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Frederick G. Bailey

Frederick G. Bailey

Founding Faculty of the Department of Anthropology

Ph.D. Manchester 1954

Social anthropology, political anthropology, bureaucracies; India, Europe. (Academic Senate Career Distinguished Teaching Award.)


Frederick George (F. G.) Bailey passed away peacefully at home in Del Mar, California, on July 8, 2020, at the age of ninety-six. A leading political anthropologist and prolific scholar, Bailey led social anthropology away from static structural-functional analyses toward actor-oriented and processual approaches that recognized the complexity of the real world, making the contextualized study of social change and claims to (and refusals of) power central to the discipline. 

Born in 1924, Bailey grew up in a working-class Liverpool neighborhood, and developed an awareness of class, racial, and religious hierarchies, dogmas, and differences in secondary school. After winning an Open Major Scholarship at the age of sixteen, he became the first in his family to attend university His education disrupted by the war, he completed a degree in Politics, Philosophy, and Economics (PPE) at the University of Oxford in 1948, and then a PhD in Social Anthropology at the University of Manchester under Max Gluckman.   

From there, he accepted a lectureship at the School of Oriental and African Studies (SOAS). During the next eight years, a trilogy of monographs appeared, including the seminal volume Tribe. Caste and Nation (1960), Fieldnotes, interview transcripts, maps, and photographs from his research in India comprise The F.G. Bailey Papers, archived in the SOAS Digital Collections.

In 1964, Bailey founded a new social anthropology department at the University of Sussex. Among his other publications from this time was Stratagems and Spoils: A Social Anthropology of Politics (1969), which laid out in Bailey’s notably clear and accessible prose his innovative methodological toolkit.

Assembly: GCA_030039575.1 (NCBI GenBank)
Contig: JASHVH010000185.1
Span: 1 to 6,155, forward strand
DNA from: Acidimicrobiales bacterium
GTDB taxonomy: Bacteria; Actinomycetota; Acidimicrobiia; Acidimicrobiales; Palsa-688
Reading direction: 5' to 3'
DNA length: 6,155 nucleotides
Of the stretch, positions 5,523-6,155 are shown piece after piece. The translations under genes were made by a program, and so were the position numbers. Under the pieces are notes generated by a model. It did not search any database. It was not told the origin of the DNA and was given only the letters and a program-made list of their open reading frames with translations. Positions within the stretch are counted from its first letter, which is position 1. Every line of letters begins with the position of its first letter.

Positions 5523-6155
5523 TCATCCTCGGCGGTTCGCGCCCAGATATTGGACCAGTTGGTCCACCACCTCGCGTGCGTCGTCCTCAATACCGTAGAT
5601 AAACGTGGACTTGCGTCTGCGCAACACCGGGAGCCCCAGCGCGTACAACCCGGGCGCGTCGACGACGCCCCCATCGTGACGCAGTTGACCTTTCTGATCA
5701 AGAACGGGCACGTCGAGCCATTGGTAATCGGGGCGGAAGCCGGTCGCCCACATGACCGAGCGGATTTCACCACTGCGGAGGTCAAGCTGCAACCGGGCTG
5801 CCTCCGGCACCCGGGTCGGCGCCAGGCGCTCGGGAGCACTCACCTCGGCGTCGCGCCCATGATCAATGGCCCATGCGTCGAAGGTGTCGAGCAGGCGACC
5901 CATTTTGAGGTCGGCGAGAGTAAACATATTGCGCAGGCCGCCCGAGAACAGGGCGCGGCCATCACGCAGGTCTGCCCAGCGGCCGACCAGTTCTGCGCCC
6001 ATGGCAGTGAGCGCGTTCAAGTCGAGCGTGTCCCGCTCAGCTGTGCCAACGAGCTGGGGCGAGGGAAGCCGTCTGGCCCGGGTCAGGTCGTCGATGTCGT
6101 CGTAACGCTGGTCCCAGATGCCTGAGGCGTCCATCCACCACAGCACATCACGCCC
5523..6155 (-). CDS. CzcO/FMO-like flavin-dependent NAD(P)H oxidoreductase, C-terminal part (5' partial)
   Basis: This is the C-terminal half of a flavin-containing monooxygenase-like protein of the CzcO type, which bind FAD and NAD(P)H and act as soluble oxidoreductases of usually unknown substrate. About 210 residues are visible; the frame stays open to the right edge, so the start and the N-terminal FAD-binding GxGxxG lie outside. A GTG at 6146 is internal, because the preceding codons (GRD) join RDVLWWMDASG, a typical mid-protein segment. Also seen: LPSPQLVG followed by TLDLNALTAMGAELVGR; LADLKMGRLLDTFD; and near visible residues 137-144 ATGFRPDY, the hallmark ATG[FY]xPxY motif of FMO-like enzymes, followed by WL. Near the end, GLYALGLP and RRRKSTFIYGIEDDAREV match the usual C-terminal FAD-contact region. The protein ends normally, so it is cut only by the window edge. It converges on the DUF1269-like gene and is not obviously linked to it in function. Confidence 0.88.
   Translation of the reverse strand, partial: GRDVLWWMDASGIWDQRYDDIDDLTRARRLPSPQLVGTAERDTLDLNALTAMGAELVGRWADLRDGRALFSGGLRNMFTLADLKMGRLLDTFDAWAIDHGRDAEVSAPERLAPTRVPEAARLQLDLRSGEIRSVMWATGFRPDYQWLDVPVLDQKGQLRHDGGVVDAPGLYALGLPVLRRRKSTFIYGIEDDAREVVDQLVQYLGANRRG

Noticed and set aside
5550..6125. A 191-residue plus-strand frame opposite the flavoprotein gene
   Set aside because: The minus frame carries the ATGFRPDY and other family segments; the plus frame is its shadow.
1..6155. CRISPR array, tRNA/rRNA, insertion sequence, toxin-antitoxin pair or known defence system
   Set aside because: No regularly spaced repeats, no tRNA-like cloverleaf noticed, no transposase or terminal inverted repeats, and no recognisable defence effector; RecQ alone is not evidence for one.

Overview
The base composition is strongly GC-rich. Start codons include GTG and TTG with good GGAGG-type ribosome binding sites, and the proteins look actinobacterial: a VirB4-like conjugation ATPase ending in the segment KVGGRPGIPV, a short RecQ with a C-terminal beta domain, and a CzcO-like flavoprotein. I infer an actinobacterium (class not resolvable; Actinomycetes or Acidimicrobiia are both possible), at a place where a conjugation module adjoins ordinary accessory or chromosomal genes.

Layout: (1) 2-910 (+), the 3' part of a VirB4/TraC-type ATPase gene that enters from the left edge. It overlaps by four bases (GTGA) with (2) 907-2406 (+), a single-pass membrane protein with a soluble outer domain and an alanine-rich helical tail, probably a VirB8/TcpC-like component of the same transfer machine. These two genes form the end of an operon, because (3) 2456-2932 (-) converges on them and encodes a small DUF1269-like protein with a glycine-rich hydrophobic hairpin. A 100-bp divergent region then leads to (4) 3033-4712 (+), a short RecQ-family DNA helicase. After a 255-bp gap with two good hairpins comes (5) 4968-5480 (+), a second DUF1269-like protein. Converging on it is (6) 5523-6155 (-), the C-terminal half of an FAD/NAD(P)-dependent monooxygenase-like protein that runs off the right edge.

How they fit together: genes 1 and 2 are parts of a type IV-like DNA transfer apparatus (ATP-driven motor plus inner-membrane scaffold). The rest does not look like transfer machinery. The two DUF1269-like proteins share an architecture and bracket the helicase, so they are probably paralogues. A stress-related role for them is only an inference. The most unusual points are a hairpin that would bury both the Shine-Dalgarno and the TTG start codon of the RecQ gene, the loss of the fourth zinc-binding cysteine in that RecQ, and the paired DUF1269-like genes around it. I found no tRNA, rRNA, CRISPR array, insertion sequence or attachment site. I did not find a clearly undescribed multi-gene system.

In 1971, Bailey left England to join the then-newly established Department of Anthropology at the University of California, San Diego (UCSD), USA. His work remained firmly social and political but he now wove increased concern with beliefs and values into his analyses, as seen in the remarkable sequence of books published in his later years.

Bailey’s 1975 selection for the Lewis Henry Morgan Lectures, 1976 election to the American Academy of Arts and Sciences, and 1977 Guggenheim Fellowship award were capped in 1995 with a UCSD Academic Senate Career Distinguished Teaching Award, lauding his work as a teacher and a mentor. Upon retirement, in keeping with the care Bailey showed his students, the FG Bailey Fellowship (fund #2742) was established with the express aim of supporting students with funding needs.

The above was excerpted with permission from: “Obituary: Frederick George Bailey (1924–2020).” American Anthropologist, 23(2): 450-452. First published: 01 March 2021. 


For further insight into the contributions of F.G. Bailey, please see:



  • The Enduring Legacy of F.G Bailey: Project Discussion (video) - Contributors discuss Bailey’s influence and offer their appraisals of his legacy for contemporary political scientists, especially anthropologists. This is the second event in a series of “Conversations in Anthropology” co-organized by the Institute of Asian and Transcultural Studies at Vilnius University (VU ATSI) and the Society for Anthropological Sciences-EuroAsia (SASci-EU).



Contributions in Bailey’s honor may be made to the F.G. Bailey Fellowship, which supports students in financial need.